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Case Studies


Luen Rit and Kampang Thong Pattana, Phra Nakorn and Thonburi

Contestations in Urban Regeneration

Emerging Issues

As with most cities in Southeast Asia, Bangkok sits on an alluvial plain, traversed by a network of waterways, large and small, natural and manmade. These waterways served many purposes: agriculture, irrigation, transportation, sewage, defence, and daily amenities. When land transportation took hold in the late twentieth century, however, these canals fell into obsolescence as a means of transportation, turning eventually into mere sewers. Houses that once ‘faced the water’ now turn their backs on it. The past few decades, however, saw a revived interest in these canals, particularly among the professional class. With ‘Venice of the East’ as a mobilizing myth, urban policymakers now seek to not only restore the water quality, but also to, perhaps more importantly, revitalize the surrounding areas towards the twofold goals of heritage preservation and tourism promotion. While intended primarily for urban revitalization, these interventions have produced unintended consequences upon socio-spatial justice. Inspired by Cheonggyecheon, a world-renowned exemplar of canal revitalization in South Korea, Bangkok city government issued an order in 2015 to forcibly remove Ong Ang Canal, a canalside market to pave the way for a ‘walking-street’ waterfront promenade. Similarly, Khlong Bang Luang in the west of Chao Phraya River, Thonburi area, is seen by Bangkok Metropolitan Administration (BMA) as to promote its local-based tourism, illustrating Bangkok’s nostalgic scene of canal-side local living culture. 

Neighborhood-Community-City-State Relationships

This research project proposes to investigate the transformation of two canal-side neighborhoods, Luen Rit (LR) and Kampang Thong Pattana (KTP) (see more below), as Bangkok strives to make itself known as a liveable, attractive Asian city in the twenty-first century . Over a decade ago, Luean Rit was on the verge of eviction as their landlord had a redevelopment plan. A stone’s throw away from the revitalized Ong Ang Canal and a newly built metro station, Luen Rit is, all of a sudden, located at a prime location. Coming together to form a business alliance, the tenants managed to strike a deal with the landlord, later securing a 30-year concession to chart their own future. On the west bank of Chao Phraya River, Kampang Thong Pattana is located in Thonburi, Bangkok’s former sister city that was annexed in 1972. Despite the official annexation, Bangkok has always been split in two halves, literally and figuratively. The east bank, the Phra Nakhon side, has received most of the development and investment, as can be seen in its upscale malls, financial districts, sites of employment and entertainment, and so on. By contrast, Thonburi is viewed as a quarter of house estates and suburban sprawls. In recent years, however, the extension of two new metro lines is reshaping this asymmetrical relationship. Thonburi is, at last, better connected to Bangkok and sees its land economy booming, with malls, high-rise condominiums, and middle-class consumption spaces pouring in, again, much to the anxiety of the residents in the once backwater neighborhood.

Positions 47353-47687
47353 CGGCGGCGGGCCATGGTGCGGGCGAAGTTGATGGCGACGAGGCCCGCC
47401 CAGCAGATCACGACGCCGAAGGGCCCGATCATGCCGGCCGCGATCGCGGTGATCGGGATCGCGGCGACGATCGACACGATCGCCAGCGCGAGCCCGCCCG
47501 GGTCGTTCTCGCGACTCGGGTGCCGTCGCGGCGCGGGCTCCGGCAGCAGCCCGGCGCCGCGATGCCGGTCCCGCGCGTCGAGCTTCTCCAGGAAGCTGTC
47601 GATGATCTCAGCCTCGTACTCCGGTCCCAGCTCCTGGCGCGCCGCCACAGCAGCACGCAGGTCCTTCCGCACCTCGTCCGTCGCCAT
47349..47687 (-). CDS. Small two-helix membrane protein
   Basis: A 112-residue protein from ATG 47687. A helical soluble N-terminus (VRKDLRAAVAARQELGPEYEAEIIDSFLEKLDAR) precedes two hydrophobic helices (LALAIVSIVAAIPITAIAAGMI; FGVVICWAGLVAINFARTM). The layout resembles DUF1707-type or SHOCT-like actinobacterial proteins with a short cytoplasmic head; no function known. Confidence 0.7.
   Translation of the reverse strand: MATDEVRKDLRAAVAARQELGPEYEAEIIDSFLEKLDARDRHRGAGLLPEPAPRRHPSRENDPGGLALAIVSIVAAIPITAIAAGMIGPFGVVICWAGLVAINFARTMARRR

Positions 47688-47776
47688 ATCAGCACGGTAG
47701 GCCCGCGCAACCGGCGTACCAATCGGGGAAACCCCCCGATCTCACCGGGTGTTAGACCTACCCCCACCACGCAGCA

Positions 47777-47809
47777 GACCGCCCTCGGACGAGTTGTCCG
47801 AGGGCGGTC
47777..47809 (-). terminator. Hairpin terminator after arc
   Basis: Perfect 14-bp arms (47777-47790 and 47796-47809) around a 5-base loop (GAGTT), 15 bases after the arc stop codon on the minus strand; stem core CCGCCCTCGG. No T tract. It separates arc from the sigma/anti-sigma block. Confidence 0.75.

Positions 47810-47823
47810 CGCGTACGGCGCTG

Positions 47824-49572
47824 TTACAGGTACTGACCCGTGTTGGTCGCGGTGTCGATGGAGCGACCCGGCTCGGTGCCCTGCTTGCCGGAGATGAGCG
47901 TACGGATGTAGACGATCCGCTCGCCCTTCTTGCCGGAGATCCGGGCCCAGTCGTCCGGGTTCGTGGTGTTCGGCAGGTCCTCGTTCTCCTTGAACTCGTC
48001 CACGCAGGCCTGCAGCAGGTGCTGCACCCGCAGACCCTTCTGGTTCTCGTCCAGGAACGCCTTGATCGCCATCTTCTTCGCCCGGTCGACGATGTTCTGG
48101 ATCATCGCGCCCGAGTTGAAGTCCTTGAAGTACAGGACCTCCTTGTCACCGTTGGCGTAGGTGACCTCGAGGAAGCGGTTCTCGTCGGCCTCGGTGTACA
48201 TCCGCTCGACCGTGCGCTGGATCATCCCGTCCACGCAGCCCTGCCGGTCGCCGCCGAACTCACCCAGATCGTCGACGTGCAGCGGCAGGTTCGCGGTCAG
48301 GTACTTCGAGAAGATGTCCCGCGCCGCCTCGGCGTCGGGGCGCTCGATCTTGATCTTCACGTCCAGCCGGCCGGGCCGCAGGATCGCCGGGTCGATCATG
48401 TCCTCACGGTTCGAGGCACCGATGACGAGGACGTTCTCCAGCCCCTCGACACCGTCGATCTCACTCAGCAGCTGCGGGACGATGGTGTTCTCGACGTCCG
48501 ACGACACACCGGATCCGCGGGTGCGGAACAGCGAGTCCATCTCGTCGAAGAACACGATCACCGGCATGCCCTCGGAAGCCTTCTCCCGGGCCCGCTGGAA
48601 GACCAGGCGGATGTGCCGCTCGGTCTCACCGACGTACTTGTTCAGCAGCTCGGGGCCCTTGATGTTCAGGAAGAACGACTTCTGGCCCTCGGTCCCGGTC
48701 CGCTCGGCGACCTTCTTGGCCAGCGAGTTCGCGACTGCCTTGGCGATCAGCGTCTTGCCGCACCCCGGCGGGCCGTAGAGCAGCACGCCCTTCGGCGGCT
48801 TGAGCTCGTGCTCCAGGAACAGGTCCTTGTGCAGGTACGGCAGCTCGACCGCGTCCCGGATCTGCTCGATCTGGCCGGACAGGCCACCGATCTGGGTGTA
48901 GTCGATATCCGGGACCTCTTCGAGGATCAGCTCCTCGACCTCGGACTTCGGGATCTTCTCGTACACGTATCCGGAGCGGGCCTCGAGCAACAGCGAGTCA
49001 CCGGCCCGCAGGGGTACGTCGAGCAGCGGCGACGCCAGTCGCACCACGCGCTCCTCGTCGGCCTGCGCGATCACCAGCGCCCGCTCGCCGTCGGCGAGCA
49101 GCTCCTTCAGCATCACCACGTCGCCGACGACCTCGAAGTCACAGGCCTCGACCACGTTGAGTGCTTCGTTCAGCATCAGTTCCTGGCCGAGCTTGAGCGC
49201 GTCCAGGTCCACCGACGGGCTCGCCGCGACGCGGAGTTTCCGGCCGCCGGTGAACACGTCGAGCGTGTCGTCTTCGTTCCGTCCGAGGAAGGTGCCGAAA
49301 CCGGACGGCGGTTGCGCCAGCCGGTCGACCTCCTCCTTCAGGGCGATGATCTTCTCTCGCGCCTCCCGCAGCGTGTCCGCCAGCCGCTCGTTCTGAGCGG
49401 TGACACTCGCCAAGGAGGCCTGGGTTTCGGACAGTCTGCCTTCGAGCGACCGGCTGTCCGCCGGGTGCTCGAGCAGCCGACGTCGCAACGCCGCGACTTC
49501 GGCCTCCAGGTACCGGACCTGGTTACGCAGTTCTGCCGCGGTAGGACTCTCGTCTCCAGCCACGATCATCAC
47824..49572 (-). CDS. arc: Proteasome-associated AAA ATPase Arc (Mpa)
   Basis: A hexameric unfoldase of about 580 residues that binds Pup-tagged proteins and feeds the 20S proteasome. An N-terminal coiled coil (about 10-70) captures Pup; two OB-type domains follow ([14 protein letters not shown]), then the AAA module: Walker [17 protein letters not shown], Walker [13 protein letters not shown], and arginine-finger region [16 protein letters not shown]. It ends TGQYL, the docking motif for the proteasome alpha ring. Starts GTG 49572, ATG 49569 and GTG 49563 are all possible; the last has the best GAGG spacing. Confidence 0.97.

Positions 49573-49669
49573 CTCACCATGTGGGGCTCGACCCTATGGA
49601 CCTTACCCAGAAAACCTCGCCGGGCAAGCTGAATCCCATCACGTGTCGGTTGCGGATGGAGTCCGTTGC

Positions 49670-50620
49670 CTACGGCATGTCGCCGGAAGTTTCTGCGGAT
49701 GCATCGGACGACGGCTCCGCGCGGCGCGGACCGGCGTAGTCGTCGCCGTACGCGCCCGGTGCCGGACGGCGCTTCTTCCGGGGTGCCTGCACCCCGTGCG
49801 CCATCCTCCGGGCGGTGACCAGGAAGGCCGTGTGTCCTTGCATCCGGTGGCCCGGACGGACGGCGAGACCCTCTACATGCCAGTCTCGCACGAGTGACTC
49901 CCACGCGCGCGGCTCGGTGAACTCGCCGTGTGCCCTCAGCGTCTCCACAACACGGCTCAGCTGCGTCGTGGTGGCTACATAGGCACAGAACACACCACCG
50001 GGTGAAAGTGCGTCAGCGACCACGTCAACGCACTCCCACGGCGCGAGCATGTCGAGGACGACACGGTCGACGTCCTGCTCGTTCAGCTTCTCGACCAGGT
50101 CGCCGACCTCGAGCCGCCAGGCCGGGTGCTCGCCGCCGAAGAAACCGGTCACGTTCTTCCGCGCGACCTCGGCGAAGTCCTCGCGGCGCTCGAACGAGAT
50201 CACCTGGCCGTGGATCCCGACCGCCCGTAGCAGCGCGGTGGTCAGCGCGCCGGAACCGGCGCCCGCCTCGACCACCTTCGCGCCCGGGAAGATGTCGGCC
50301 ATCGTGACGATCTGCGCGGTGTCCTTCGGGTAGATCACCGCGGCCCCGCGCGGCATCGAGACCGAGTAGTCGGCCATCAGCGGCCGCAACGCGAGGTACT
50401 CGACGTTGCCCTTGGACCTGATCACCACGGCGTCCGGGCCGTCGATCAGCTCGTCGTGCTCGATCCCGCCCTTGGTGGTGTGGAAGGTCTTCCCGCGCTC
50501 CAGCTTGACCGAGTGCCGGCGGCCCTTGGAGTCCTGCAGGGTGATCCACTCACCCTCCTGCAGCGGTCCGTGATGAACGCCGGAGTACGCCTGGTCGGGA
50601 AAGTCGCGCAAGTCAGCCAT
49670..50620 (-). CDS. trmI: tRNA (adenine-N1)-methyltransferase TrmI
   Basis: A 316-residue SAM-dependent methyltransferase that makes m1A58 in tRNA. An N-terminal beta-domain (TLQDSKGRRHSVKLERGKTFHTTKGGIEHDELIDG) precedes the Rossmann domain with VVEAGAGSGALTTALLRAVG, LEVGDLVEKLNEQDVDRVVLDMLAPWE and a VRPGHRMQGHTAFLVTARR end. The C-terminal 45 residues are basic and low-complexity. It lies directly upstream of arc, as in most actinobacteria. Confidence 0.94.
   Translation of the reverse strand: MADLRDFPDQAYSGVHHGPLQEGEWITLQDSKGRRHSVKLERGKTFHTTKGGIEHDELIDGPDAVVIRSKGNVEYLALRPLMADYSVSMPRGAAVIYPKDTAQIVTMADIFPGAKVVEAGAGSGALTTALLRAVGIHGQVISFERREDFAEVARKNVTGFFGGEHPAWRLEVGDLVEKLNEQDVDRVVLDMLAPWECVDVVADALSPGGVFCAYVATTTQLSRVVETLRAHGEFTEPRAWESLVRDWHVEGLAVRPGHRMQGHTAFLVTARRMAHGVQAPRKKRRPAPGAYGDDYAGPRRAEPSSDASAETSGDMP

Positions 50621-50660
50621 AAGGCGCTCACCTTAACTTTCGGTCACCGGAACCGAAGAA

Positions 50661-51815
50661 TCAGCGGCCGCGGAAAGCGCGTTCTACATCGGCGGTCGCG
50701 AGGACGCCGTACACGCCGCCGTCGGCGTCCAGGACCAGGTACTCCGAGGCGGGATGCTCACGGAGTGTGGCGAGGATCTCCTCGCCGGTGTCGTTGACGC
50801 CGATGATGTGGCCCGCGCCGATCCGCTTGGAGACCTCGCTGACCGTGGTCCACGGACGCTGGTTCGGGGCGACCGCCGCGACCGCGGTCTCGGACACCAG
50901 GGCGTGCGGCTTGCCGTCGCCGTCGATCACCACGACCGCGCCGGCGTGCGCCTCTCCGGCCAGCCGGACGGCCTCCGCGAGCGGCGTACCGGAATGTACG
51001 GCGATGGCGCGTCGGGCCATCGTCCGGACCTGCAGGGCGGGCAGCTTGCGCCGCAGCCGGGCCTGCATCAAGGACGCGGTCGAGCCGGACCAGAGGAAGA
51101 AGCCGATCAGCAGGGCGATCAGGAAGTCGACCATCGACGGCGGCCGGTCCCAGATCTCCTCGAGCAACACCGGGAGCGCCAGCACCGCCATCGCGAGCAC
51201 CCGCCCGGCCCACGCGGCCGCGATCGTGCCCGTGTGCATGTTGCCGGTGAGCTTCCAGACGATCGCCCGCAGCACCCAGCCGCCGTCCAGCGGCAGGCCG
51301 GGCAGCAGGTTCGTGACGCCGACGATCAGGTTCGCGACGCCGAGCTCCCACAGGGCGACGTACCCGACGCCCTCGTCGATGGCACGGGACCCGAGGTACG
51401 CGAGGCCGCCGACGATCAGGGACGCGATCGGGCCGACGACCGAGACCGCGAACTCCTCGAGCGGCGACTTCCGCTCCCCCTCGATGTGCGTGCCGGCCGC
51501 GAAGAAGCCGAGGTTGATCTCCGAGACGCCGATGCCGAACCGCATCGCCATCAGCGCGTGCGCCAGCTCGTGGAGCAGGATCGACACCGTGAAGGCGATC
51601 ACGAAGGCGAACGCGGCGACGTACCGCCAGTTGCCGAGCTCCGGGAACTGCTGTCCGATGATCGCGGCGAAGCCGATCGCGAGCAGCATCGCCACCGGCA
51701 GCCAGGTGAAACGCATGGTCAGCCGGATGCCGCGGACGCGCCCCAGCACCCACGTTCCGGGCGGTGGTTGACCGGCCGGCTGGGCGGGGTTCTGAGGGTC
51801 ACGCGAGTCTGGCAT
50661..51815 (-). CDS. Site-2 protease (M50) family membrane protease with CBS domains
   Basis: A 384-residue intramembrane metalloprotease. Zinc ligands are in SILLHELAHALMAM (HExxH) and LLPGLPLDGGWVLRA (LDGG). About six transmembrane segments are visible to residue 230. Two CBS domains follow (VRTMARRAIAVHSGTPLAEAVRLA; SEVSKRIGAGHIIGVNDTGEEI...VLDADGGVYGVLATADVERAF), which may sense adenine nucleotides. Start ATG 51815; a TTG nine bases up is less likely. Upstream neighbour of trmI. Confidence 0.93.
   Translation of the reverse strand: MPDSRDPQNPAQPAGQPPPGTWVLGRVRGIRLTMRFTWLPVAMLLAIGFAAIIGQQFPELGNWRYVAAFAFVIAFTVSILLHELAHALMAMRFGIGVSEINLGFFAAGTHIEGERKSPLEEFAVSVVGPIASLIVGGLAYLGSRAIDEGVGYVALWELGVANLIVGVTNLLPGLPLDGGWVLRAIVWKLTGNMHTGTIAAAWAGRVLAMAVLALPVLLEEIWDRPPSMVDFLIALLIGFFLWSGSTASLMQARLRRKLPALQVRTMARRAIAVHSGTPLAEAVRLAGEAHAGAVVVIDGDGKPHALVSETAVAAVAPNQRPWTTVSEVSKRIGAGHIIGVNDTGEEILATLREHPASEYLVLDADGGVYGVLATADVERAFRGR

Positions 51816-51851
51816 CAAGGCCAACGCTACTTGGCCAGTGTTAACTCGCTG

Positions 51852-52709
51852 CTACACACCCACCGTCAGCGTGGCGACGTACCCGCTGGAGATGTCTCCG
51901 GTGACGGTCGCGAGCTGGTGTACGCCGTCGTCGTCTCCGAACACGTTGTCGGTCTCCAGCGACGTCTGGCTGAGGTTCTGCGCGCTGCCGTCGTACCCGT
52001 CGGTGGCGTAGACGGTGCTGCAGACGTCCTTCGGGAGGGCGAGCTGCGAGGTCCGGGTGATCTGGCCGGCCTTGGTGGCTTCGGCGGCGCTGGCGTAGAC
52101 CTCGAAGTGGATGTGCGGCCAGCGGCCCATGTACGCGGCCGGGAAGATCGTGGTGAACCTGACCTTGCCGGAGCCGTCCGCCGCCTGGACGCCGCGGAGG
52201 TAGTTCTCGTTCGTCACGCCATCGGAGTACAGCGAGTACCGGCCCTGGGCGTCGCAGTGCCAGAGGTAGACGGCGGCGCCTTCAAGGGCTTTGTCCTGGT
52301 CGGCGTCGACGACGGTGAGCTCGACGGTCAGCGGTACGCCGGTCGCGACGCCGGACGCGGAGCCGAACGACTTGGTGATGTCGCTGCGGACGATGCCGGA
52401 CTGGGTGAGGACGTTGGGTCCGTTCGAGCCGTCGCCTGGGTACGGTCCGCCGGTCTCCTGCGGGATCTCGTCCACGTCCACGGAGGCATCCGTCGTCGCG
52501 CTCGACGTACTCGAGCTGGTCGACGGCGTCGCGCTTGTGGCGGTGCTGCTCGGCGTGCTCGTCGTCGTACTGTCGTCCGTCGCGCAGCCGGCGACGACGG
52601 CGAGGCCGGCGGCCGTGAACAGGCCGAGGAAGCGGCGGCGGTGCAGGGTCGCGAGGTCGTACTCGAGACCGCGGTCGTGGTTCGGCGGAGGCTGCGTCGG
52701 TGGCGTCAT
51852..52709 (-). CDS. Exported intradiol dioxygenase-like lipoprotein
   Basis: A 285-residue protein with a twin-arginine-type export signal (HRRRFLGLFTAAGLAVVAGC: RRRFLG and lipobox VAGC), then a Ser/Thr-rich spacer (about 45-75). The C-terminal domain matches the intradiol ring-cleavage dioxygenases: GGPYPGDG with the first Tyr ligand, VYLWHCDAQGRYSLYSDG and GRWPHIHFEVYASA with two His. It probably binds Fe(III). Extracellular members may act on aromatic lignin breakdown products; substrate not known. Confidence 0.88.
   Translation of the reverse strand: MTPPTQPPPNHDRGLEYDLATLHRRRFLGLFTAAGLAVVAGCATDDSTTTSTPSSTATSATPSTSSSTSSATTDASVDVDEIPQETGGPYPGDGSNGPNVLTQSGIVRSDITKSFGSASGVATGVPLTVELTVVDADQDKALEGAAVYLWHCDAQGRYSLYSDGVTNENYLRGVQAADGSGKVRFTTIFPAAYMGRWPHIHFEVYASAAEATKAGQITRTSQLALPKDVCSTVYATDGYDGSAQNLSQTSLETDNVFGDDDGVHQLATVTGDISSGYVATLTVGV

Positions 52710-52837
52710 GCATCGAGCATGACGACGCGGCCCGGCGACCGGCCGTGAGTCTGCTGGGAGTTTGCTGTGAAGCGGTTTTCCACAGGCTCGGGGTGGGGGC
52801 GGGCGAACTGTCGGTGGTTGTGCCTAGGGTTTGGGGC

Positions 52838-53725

Old shophouse quarter of Luean Rit / Newly Renovated Luean Rit’s shophouses

A Series of photographs showing Bang Luang canal, Artist House Bangkok, a Canal-side terrace, and Bang Luang market (From left to right)

Relevance to SEANNET Collective

The cross-disciplinary group of SEA scholars in SEANNET Collective, will be a great collaborative platform for exchanging local knowledge and practices not only within the academic arena but real practices on the ground among its partners. Therefore, experiencing community involvement from various SEA cities would be beneficial to urban study courses. Future co-teaching and co-research projects can be made possible across SEA scholars. 

Research Focus and Proposed Methodology

This research project proposes to investigate the transformation of two canal-side neighborhoods, Luen Rit and Kampang Thong Pattana, as Bangkok strives to make itself known as a liveable, attractive Asian city in the twenty-first century. We pose two sets of research questions: 

  • What is the role of the city government in enacting regeneration and infrastructure projects vis-a-vis the city’s canals and waterways. In particular, what resources, discursive and material, has it mobilized in order to set the programs in motion? How has their attitude towards the canals changed, and to what consequences? 

  • How do the two neighborhoods cope with, prepare for, and adapt to the city’s regeneration and infrastructure projects? What tactics, formal and informal, do they employ to mitigate (and contest) the state intervention? 

Straddling the disciplines of urban geography, planning, political ecologies, and community development, these complex questions call for a careful combination of research methods including historical archives, document analysis, participant observation, in-depth interviews, and mapping exercises. In using these tools, we are interested in state power and discourse; community tactical response; and the implications of socio-spatial justice that ensue. Moreover, the state’s attempt at ‘taming the water’ will open up the human-nature interface, leading to important questions on the interrelationships among power, space, and nature in the city that is forecast to submerge in a few decades.